Sanders’ role in the Democratic Party
IT SEEMS like some on the left--including Rick Greenblatt in his recent Readers' View ("How do we describe Sanders?")--are approaching the Democratic presidential primary race with a kind of Sanders "exceptionalism."
They understand perfectly the role of left-wing Democratic Party candidates--to corral the young malcontents who are dissatisfied with the party's milquetoast, pro-capitalist policies and bring them back into the party fold--except when it comes to Sanders.
The difference between Sanders and other left Democrats of the past and present is that Sanders has waved the flag of socialism. Since this is a new phenomenon and since Sanders has helped revitalize interest in socialism in a society that has traditionally shunned it like the plague, Rick and others seem to reason that Sanders' candidacy must somehow be different with respect to the role he is playing, and will play, in the Democratic Party.
The truth is that both things are true: Sanders is giving voice to discontent and creating unprecedented interest in radical, socialist ideas--though these ideas were already percolating before the election cycle began, as various opinion polls during and after Occupy show.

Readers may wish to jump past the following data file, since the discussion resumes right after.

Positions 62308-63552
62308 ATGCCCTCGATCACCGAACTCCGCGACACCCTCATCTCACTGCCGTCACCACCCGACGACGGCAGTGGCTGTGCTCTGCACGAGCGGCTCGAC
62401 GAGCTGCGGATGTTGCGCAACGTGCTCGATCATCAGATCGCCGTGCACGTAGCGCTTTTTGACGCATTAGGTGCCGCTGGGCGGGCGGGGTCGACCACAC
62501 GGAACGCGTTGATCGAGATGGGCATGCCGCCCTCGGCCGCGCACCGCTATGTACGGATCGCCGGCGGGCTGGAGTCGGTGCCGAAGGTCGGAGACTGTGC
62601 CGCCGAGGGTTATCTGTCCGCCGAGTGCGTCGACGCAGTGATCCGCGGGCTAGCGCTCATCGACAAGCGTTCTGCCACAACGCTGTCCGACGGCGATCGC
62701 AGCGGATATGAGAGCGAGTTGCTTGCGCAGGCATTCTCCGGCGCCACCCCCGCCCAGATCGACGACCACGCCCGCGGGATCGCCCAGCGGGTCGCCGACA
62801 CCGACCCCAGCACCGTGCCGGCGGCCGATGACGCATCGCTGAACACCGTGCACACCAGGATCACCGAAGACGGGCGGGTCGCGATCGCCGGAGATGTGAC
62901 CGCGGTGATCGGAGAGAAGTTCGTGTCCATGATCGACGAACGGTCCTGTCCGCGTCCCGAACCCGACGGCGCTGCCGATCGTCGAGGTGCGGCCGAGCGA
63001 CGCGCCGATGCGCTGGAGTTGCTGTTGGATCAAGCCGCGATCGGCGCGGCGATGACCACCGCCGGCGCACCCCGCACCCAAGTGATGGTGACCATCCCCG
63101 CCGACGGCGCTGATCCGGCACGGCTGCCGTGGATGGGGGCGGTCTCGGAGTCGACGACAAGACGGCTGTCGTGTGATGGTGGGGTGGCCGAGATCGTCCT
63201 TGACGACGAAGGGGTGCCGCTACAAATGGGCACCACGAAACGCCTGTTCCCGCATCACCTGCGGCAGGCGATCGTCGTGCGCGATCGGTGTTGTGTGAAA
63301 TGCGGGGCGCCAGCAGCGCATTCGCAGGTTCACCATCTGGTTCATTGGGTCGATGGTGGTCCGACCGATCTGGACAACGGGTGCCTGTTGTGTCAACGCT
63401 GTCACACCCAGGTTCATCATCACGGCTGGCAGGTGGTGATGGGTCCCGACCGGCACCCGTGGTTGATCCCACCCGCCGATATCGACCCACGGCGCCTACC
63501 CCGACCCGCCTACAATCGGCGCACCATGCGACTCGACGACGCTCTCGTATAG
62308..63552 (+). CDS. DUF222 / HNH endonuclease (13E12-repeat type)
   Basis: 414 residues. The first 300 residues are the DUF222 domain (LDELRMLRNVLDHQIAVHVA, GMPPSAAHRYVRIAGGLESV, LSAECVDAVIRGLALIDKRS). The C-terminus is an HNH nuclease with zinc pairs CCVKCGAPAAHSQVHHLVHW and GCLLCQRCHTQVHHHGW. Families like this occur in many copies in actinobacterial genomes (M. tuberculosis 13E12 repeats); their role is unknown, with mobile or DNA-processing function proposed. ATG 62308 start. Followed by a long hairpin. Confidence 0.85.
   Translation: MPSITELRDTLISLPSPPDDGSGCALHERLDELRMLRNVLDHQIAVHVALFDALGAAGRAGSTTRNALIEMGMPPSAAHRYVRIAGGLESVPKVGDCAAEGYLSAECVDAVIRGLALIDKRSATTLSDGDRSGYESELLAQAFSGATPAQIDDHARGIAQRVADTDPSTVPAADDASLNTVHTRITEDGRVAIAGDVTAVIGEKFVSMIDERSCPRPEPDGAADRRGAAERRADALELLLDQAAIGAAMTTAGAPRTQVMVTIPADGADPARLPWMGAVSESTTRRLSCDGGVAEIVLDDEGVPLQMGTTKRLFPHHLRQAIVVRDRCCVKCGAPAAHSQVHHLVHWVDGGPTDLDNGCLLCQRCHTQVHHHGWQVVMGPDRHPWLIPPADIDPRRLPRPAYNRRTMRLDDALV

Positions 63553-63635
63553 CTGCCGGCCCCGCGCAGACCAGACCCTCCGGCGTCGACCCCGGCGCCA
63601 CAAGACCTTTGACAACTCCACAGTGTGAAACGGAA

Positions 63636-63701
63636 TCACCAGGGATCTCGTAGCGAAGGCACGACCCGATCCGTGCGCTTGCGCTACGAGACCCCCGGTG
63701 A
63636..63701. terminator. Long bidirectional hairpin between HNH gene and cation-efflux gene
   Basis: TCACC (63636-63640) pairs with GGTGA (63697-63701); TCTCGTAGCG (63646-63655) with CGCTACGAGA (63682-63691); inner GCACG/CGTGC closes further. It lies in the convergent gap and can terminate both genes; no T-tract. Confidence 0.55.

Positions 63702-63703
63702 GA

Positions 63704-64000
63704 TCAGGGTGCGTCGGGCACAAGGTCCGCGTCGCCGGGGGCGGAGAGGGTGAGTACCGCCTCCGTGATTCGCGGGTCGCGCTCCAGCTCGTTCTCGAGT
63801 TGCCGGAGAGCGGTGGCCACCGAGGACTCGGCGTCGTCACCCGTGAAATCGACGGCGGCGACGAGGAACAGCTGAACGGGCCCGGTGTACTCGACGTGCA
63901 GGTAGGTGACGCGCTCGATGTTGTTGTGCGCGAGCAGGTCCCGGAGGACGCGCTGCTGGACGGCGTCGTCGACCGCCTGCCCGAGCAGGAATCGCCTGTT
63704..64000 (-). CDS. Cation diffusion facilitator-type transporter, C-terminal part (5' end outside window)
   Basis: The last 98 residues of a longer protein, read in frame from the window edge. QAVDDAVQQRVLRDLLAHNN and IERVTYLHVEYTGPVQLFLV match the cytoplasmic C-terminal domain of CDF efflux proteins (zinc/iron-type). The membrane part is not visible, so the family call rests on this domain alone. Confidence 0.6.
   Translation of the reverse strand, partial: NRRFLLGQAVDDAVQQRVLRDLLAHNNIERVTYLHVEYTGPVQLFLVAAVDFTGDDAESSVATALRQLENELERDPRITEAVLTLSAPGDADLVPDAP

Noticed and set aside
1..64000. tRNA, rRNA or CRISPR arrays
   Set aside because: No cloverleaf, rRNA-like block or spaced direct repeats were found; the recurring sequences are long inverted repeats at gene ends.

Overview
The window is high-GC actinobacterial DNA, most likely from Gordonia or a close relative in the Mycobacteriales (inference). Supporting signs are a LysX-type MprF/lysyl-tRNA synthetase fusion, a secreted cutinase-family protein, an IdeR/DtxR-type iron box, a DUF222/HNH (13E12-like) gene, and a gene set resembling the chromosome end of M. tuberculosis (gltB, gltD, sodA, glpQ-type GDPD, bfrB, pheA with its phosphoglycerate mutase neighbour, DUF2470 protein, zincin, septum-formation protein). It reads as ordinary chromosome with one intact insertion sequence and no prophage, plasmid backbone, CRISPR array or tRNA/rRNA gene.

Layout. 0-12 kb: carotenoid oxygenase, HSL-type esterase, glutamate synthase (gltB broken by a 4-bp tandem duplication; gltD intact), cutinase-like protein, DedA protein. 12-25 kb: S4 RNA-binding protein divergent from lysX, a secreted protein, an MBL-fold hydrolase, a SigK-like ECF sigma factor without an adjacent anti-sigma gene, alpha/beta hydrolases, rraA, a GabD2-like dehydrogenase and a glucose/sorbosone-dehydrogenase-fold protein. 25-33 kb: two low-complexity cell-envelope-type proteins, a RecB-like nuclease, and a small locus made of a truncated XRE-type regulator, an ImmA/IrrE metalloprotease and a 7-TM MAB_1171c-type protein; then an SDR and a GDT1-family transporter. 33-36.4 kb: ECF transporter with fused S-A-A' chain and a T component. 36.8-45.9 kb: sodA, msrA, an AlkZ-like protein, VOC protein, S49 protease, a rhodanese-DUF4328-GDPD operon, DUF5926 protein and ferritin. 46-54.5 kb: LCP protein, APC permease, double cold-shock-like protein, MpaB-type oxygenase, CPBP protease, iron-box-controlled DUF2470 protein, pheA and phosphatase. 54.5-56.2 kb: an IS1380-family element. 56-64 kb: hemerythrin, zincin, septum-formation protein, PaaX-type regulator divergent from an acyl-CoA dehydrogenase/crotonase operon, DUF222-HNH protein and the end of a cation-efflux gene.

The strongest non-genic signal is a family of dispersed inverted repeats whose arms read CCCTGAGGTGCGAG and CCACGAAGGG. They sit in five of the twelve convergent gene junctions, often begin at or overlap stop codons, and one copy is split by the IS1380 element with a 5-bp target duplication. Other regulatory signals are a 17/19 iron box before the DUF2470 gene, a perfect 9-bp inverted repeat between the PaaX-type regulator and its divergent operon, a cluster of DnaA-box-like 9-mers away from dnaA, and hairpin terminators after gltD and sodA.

But Sanders is also corralling that discontent, and he will, to the best of his ability, try to convince his supporters to help him "revitalize" the Democratic Party.
The first step in this revitalization plan will be to horse-trade over the party platform, in return for him cajoling and convincing his supporters to swing behind Hillary Clinton, in order to stop the "fascist" Trump threat. This is a played-out script and has a predictable ending.
Our task as revolutionaries is to see both sides of this contradictory process and act accordingly. We are excited by the Sanders phenomenon regarding the door it has opened regarding socialism. Which is all the more reason why we must also take on the other side of the contradiction--where this enthusiasm is being channeled.
Only in this way will we understand our task: Win as many Sanders supporters and sympathizers as we can to the understanding that their aspirations, which we wholly identify with and want to fight for, cannot be fulfilled by the Democratic Party, a staunch defender of imperialism and "history's second most enthusiastic capitalist party," to quote former Nixon strategist and author Kevin Phillips.
Paul D'Amato, Chicago